Artist tries to heal Holocaust wounds
When Carolyn Manosevitz tired of the Texas heat, she and her husband, Marty, escaped Austin and moved to the more comfortable climes of Missouri Heights in 1999.
Escaping the specter of Kremenets wasn’t so simple.
Manosevitz had never been to Kremenets, but the Ukrainian town has been a strong presence throughout her life. Both her parents were born and raised there. More hauntingly, virtually all of her father’s large family was murdered there by the Nazis in the Aug. 10, 1942, massacre that took the lives of Kremenets’ 15,000 Jews.
Despite that horror, Manosevitz’s late mother, who had left Kremenets with her family as a teenager, gave her daughter a rosy impression of her hometown.
“I had heard the name of this town every day of my life growing up,” said the 63-year-old Manosevitz, a native of Winnipeg. “The picture my mother had painted was the grass was greener, the trees were taller. My mother lived in the past.”
Last spring, Manosevitz went to visit that past. She and her family – including Brad, a Brush Creek resident who works as the director of community and government information for GrassRoots TV, and Jason, a grad student in political science at George Washington University – went to Kremenets to visit the place where her parents were raised, where her ancestors were killed.
Given the opposing things she had heard of the town – the beautiful mountain valley setting, the extermination of the Jews – Manosevitz didn’t know what she would find.
It was an experience of striking contrasts that Manosevitz encountered. The setting was indeed gorgeous; it reminded her of the Roaring Fork Valley. The old women plowing fields made her feel as if she were dropped two centuries back. When she asked the locals where the Jewish cemetery was, and the mass grave from the 1942 massacre, she was given the cold shoulder. Manosevitz was bewildered.
“It was like someone else was doing this. I couldn’t believe I was in this place,” she said. “No one knew where the Jewish cemetery was. We went to the old synagogue, which was now a filthy bus station. We were not welcomed. People looked at us like, what are you doing here?”
With the help of their Ukrainian guide, the Manosevitzes found the cemetery, now dilapidated, and the mass grave, a field of grass and dandelions and thousands of toppled tombstones. Over and over, she recited the Kaddish, the Jewish prayer for the dead. It was a momentous occasion for Manosevitz, who lectures nationally to Christian groups about the Shoah (the Hebrew word for “catastrophe,” and the term scholars prefer for the Holocaust).
“I’ve done a lot of Holocaust research. But it’s a lot different when you’re there, where your whole family is buried,” she said. “I stood there for a very, very, very long time. It was the most significant part of my journey – and maybe of my life. I felt the spirits of all the people who wished me well, standing with me on some level.”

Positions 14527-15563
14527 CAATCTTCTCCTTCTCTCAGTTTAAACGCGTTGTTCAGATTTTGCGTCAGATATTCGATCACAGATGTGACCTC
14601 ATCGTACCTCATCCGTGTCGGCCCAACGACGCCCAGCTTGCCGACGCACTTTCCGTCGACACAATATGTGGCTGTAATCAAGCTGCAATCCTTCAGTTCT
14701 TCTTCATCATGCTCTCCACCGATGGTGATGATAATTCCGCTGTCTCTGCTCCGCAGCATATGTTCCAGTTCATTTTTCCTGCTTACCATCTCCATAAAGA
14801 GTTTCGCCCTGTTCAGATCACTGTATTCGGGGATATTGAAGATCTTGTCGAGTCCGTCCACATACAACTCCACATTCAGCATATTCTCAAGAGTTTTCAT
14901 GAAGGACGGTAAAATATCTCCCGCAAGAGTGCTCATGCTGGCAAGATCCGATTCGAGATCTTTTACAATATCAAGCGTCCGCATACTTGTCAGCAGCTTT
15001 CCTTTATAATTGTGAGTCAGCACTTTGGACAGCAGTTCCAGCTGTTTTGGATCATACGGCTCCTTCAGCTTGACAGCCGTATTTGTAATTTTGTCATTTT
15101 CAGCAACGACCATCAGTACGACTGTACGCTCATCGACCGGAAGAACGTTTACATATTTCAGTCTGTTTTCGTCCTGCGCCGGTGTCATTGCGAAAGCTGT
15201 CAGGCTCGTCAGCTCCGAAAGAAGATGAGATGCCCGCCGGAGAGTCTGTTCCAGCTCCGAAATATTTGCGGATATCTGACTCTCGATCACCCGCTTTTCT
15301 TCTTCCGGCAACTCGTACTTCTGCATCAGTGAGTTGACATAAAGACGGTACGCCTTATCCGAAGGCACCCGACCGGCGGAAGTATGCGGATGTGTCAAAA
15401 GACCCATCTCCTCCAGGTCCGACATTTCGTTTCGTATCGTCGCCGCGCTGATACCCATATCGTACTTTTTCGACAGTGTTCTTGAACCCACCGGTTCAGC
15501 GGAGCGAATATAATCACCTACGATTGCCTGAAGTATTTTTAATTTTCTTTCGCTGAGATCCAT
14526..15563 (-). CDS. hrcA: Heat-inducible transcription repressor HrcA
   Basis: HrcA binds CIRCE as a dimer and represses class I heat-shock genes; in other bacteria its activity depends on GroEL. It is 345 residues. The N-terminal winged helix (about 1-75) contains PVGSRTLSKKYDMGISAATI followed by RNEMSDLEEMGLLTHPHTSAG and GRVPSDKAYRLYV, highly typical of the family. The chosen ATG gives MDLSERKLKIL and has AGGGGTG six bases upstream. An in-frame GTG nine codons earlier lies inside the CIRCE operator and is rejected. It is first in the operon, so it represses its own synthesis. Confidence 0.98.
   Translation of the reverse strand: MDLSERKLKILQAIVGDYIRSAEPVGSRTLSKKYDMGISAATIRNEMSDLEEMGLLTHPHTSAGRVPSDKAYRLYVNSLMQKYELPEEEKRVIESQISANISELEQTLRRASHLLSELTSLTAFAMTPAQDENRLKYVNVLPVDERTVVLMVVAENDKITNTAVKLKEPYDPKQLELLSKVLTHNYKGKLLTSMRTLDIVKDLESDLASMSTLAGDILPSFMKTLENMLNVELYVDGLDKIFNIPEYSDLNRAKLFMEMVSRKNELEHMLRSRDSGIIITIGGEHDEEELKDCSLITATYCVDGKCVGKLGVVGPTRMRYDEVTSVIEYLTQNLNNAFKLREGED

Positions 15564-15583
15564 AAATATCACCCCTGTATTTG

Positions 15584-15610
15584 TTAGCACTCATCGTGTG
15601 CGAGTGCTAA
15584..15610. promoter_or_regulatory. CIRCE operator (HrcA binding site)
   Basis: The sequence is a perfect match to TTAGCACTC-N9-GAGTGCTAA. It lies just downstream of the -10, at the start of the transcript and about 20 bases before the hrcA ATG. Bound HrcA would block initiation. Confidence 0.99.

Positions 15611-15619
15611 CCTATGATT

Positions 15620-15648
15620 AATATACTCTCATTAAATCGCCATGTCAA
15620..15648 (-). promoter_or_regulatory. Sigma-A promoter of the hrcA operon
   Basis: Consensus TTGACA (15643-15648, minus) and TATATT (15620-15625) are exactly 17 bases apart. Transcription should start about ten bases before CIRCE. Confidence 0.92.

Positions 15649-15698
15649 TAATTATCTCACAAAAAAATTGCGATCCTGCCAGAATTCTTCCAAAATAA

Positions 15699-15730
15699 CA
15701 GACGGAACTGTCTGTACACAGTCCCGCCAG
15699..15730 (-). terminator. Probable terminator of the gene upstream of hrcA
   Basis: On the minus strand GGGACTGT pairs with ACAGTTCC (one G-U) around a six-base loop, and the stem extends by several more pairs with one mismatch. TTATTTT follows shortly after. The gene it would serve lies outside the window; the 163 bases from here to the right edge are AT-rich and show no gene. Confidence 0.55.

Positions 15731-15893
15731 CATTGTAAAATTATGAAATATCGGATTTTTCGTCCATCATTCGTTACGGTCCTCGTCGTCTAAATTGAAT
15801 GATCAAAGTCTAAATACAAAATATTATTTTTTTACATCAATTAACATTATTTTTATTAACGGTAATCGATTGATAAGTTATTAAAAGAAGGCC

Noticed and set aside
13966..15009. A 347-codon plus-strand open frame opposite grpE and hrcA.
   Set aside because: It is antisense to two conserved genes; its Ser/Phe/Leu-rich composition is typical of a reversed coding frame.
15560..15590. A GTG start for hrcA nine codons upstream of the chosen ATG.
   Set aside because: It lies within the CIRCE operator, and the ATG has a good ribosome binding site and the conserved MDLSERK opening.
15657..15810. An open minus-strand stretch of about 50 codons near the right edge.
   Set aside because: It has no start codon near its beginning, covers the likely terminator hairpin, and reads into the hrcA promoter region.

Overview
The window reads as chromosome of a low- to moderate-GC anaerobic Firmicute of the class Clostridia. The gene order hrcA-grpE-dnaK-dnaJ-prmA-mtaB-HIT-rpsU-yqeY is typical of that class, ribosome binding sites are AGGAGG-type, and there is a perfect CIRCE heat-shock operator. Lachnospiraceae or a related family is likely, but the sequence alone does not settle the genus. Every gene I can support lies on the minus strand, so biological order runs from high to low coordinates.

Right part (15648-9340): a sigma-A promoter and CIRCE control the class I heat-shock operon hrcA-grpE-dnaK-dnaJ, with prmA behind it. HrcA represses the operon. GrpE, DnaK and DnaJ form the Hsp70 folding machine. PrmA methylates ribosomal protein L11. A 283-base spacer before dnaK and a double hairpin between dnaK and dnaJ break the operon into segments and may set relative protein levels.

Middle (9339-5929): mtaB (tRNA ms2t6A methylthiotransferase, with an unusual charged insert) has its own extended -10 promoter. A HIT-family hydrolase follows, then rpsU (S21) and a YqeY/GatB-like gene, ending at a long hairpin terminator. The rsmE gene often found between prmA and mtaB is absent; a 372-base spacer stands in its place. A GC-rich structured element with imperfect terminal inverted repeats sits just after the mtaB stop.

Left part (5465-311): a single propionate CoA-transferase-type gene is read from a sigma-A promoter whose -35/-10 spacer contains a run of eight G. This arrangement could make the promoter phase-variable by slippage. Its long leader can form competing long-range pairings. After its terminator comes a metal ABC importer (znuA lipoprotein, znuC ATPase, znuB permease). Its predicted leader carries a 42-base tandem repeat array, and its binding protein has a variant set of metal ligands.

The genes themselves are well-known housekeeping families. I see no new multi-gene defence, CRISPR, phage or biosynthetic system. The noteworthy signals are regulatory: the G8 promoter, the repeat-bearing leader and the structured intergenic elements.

In addition to teaching her Spirituality and the Holocaust course to Christian seminary students from Texas to Denver to Washington, D.C., Manosevitz is an artist and art teacher.
In the early ’90s, she began to address issues of the Shoah in her work, and such themes now predominate in her art.
Following her trip to the Ukraine, Manosevitz found she couldn’t create for a month. But when she started making her mixed-media paintings, what emerged were images of grass and faces – the grass of Kremenets’ mass grave, the faces of the people buried there.
Manosevitz has created a series of works based on the Ukraine trip and the emotions stirred up. The paintings – haunted, gray collages of painting, drawings, photographs and sculpture, with ghostly faces reminding the viewer of what was lost in Kremenets and all across Europe – are part of an exhibit, along with older works, at Colorado Mountain College’s Aspen campus. The exhibit opens with a reception tonight at 5 p.m.; Manosevitz will give a gallery talk at 6 p.m.
She sees her work as an aid in the healing process, for herself and others.
“I hope any viewer looking at the work will see his or her own pain and start to heal. You have to see the wound to heal,” said Manosevitz, who has been teaching at CMC since 1986.
Manosevitz sees her work as speaking to a broader audience than the Jewish community. The Shoah was a history-altering event which all people can feel responsibility for, from which all can learn, and from which all must heal.
“I think the Shoah was a volcanic eruption that rocked the world,” she said. “Any person of faith needs to heal. As Elie Weisel said, this was not sent from heaven; this was made by man. So we all own it on some level. I’m adamant about the fact that the Shoah was not just a Jewish thing.
“My hope is that from my own efforts to heal, I can help someone with their own healing.”
Stewart Oksenhorn’s e-mail address is email@example.com
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